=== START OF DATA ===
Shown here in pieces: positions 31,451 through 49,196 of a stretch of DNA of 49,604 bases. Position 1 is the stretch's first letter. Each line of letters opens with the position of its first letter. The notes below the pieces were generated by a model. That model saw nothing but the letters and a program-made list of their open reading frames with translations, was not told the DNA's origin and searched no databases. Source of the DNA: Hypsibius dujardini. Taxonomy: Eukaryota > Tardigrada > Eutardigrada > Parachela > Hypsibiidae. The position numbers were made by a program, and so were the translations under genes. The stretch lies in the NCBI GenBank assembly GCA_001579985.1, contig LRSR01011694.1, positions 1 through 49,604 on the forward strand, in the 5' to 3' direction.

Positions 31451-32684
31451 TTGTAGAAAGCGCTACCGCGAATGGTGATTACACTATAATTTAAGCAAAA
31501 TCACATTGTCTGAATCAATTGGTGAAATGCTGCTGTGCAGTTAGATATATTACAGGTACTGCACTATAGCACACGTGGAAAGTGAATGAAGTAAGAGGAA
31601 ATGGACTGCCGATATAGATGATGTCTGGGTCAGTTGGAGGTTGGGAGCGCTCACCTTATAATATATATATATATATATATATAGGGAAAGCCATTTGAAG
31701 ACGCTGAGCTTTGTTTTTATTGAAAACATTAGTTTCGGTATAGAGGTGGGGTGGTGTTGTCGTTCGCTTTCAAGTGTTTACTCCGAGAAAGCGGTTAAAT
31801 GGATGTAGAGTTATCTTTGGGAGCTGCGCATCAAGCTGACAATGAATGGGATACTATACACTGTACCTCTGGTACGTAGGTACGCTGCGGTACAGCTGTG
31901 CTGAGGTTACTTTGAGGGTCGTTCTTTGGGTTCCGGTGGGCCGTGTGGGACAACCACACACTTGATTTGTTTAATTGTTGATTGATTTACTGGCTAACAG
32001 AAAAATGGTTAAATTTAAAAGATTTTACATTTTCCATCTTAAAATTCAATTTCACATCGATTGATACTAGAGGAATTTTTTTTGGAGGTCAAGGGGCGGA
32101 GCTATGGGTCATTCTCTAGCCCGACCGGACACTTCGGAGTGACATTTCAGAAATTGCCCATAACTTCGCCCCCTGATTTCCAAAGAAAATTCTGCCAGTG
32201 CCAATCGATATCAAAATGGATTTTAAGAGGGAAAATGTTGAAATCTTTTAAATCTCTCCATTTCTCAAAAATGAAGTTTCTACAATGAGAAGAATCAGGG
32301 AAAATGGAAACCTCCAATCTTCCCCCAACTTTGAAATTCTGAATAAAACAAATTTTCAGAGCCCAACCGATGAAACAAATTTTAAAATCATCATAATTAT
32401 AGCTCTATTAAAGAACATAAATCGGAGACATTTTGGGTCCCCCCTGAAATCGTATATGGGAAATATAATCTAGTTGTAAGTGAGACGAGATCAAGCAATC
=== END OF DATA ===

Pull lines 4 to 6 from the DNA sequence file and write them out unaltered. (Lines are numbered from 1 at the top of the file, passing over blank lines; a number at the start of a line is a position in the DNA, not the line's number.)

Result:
31501 TCACATTGTCTGAATCAATTGGTGAAATGCTGCTGTGCAGTTAGATATATTACAGGTACTGCACTATAGCACACGTGGAAAGTGAATGAAGTAAGAGGAA
31601 ATGGACTGCCGATATAGATGATGTCTGGGTCAGTTGGAGGTTGGGAGCGCTCACCTTATAATATATATATATATATATATATAGGGAAAGCCATTTGAAG
31701 ACGCTGAGCTTTGTTTTTATTGAAAACATTAGTTTCGGTATAGAGGTGGGGTGGTGTTGTCGTTCGCTTTCAAGTGTTTACTCCGAGAAAGCGGTTAAAT